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Miami students mustn't stand idly by: Join the conversation

The following piece, written by the editorial editors, reflects the majority opinion of the editorial board.

Today, Real Food OSU, an Ohio State University branch of the national Real Food Challenge organization, is staging a protest called "OSU: In the Pocket of Who?" This event is being held so that students can hold their university leadership accountable for the choices that it makes regarding where the university's food comes from and what practices are being used by the given suppliers, the event's Facebook page explains. This demonstration, by all initial indicators, is one that will serve to create a discussion about where the food for the university comes from and how sustainable the practices used to produce it are.

For our purposes at Miami, we must look at this event and ask ourselves the obvious: why aren't Miami students participating in similar activism? This campus has just as many questions to answer regarding the source of food and the environmental impact of all the services that Miami provides. And with the addition of a Starbucks on campus -- not to mention Miami's contract with Pepsi -- it is clear that this campus also has outside, unsustainable influences when it comes to food.

This question of why Miami students have been averse to environmental activism is not one that can be answered easily or with certainty. To truly take charge in any situation is easier said than done (especially these days, when a simple Facebook like or tweet for a cause is considered the standard for supporting any cause). But the Miami student body's general apathy towards environmental issues has become starkly apparent over the past few weeks, with an apparent lack of concern over the changes in policy that have been happening in our nation's capital.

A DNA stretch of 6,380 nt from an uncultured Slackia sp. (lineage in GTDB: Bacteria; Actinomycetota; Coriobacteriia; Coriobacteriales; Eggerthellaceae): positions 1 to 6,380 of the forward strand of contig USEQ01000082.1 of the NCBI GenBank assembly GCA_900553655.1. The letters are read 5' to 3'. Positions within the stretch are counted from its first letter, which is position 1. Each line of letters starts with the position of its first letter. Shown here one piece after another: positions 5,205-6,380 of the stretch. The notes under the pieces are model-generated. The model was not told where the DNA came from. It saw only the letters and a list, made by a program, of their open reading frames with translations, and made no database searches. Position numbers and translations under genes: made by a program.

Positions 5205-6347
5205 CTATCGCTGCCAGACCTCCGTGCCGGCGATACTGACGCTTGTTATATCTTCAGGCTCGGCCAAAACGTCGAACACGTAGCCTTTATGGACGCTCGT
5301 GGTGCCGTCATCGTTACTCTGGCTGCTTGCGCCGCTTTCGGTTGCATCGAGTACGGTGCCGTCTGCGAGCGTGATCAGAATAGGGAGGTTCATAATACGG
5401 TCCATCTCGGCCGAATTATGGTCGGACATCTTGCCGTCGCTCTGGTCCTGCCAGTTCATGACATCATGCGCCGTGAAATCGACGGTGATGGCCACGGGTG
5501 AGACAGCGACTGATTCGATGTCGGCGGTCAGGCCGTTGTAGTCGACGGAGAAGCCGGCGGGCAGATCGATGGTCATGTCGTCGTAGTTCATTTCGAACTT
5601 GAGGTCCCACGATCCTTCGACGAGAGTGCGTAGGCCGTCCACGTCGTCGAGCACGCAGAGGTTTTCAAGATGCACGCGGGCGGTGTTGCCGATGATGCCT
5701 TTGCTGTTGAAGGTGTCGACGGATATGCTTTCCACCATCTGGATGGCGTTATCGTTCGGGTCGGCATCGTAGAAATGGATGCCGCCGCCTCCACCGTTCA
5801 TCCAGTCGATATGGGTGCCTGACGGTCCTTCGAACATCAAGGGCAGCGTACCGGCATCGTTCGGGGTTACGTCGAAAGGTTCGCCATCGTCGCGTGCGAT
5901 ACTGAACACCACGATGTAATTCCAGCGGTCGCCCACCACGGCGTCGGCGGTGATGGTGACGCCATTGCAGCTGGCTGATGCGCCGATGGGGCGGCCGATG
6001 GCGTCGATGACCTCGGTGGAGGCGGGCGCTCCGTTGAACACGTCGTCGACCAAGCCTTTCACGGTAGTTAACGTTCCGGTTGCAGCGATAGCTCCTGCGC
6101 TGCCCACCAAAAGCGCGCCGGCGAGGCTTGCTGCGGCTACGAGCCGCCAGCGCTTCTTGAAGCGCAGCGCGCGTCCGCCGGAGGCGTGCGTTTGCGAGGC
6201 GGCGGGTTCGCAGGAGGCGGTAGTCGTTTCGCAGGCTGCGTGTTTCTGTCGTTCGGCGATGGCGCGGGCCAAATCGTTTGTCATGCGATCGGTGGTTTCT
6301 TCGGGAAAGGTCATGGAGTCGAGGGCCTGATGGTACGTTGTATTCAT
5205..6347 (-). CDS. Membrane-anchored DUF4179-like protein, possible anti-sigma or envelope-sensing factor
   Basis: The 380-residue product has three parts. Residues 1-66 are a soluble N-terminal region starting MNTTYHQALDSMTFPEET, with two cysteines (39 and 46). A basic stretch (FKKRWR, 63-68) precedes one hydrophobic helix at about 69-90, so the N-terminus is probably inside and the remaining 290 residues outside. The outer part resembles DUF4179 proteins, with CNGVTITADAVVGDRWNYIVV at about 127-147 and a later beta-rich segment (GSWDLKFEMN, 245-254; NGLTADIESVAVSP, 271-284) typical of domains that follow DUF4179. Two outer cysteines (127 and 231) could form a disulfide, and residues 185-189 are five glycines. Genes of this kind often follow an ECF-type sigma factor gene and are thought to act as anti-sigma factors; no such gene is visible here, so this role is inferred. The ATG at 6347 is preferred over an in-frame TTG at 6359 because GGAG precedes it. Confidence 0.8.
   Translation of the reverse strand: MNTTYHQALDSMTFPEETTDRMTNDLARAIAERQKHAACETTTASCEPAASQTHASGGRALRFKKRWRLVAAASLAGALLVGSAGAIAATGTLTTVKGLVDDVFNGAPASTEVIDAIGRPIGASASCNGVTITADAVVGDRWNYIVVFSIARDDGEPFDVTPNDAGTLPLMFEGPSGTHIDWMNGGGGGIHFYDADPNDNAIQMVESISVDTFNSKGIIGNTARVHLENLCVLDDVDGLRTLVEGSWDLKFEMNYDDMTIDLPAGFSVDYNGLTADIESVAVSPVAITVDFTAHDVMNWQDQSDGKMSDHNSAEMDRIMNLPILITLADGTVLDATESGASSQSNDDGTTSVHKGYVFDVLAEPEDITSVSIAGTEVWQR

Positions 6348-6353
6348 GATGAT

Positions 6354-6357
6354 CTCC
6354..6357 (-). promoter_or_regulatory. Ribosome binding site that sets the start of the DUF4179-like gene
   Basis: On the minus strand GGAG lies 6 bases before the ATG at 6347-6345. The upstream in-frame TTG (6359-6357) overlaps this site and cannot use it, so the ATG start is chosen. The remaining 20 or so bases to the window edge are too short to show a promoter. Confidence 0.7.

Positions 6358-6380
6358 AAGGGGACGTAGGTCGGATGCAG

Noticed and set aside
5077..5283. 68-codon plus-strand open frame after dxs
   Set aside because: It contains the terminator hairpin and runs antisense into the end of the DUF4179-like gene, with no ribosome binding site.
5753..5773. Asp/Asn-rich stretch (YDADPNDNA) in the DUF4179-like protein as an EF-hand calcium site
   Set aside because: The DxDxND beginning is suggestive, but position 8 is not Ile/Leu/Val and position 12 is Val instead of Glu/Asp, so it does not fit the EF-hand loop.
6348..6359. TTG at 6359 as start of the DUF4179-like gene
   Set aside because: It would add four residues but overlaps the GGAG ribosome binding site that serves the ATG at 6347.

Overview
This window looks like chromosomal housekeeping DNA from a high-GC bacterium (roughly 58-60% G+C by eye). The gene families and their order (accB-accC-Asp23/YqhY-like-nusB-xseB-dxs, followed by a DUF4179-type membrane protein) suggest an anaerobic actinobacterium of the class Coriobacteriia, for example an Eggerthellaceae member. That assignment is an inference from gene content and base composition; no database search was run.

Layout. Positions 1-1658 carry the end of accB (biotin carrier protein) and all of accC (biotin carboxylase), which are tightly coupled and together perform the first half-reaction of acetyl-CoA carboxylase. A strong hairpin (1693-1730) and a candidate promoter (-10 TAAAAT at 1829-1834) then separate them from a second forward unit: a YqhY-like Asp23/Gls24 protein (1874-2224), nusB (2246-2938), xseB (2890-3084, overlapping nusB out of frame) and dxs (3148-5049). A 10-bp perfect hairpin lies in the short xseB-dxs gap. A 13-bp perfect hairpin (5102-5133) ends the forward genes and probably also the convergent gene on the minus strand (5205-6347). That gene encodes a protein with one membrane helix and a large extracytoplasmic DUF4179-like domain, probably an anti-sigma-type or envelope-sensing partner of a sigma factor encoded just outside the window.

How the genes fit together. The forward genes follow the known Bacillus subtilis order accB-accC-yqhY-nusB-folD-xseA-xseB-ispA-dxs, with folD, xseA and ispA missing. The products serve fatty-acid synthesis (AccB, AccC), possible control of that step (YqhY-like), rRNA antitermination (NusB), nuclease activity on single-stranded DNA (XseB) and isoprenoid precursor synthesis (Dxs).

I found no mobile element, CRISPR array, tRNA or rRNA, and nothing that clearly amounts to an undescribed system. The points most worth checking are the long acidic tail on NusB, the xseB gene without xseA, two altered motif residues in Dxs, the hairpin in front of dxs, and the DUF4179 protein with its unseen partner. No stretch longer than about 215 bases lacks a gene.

While other schools like OSU and the University of Cincinnati are staging protests calling out their leaders in the name of food and environmental consciousness, it seems that the Miami community couldn't care less. Meanwhile, in D.C., Myron Ebell was recently appointed by President-elect Trump to lead the transition at the EPA.

On Nov. 11, The New York Times wrote that Ebell "will be Mr. Trump's lead agent in choosing personnel and setting the direction of the federal agencies that address climate change and environmental policy more broadly."

Not convinced to protest yet? Ebell is a known denier of climate change. In terms of regressive politics, it doesn't get worse than that.

So, why aren't the green groups on campus attempting to make a change? Where are the protests, the demonstrations, the vigils? Where are the opinions? The voices?

And if they're here, why don't most of the students here know about them?

If there is anything that this election has shown, it's that the American people on both sides are passionate. And we congratulate the passionate-but-concentrated groups that show up when they need to show up. But if a university is a microcosm of society as a whole, the society we are representing is quiet and complacent. Apathetic, even.

Peaceful demonstrations, boycotts and gatherings show those in positions of leadership that we are watching them and that we expect them to truly do what is best for the community and not what is best for a select few. At the very least, they increase debate on the issues and contribute to healthier political discussion.

That's exactly why you see so many disgruntled, perturbed Americans taking to the streets in the past few days. Protests in Philadelphia and San Francisco, Detroit and Seattle, even in Dayton and Cincinnati have shown just how passionate this nation's citizens can be -- and the quaint college town of Oxford should be no different. Protests should not be limited to metropolitan areas, and students here have the opportunity to prove such.

Environmental issues affect everybody. The results of certain environmental policies may not be apparent immediately, but make no mistake: they have all the potential to bite us in the long run. To be informed about such issues is to be capable of changing the situation, and to actually help collaborate on demonstrations is to hold officials accountable for the decisions they make for all of us.

We encourage those who have a loud voice in cyberspace to project it into the real world. In doing so, a collective voice might be formed, a voice that has the potential to exact some real change.